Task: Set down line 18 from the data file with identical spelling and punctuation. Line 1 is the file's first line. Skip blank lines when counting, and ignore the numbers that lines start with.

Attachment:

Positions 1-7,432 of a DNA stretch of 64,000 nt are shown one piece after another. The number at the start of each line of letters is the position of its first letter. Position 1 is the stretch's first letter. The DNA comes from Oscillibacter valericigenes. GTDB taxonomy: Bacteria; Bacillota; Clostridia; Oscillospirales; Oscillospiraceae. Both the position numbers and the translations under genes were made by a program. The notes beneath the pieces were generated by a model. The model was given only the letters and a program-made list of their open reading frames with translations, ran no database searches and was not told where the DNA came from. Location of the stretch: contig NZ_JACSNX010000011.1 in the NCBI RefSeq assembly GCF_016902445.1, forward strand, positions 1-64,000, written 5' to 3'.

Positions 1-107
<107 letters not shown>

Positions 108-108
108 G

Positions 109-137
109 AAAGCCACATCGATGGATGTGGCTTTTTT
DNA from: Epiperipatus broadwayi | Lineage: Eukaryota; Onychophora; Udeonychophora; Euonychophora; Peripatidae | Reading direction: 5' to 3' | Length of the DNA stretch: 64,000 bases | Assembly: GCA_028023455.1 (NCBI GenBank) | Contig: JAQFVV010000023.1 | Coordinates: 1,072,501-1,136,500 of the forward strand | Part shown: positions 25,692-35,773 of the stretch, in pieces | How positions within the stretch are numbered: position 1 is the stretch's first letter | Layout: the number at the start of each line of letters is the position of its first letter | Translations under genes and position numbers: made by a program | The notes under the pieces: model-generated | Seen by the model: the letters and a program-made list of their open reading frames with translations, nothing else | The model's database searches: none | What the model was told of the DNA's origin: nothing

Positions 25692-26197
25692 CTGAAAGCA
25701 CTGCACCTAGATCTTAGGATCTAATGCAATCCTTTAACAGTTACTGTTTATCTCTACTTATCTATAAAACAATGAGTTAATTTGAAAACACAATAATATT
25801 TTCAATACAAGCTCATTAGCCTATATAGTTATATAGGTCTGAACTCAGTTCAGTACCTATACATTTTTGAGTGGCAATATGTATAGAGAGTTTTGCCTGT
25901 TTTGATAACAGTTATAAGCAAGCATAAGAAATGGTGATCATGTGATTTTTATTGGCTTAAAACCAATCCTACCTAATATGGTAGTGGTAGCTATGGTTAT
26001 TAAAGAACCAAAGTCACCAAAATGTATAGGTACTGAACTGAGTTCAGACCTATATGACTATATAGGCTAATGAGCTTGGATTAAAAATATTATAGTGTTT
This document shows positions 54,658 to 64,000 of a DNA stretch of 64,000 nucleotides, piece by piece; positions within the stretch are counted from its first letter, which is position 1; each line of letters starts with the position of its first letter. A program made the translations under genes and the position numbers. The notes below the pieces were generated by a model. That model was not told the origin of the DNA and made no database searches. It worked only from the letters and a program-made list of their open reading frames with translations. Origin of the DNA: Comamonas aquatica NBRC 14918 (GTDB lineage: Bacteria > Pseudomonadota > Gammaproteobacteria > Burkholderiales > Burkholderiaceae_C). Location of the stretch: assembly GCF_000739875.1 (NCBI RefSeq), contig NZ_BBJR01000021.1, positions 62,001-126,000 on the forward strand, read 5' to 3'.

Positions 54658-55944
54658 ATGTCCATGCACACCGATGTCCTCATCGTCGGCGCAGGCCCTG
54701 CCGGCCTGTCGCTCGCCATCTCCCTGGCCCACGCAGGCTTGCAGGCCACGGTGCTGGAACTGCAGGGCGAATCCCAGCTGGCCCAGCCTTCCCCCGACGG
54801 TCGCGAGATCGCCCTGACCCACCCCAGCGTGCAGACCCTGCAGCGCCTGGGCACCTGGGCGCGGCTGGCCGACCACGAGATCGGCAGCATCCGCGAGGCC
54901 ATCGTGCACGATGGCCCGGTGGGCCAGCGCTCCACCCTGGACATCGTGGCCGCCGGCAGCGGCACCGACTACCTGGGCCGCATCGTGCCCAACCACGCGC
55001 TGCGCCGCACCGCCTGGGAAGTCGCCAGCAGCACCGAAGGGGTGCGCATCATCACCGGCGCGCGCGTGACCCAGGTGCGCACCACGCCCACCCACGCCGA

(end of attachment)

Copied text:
54701 CCGGCCTGTCGCTCGCCATCTCCCTGGCCCACGCAGGCTTGCAGGCCACGGTGCTGGAACTGCAGGGCGAATCCCAGCTGGCCCAGCCTTCCCCCGACGG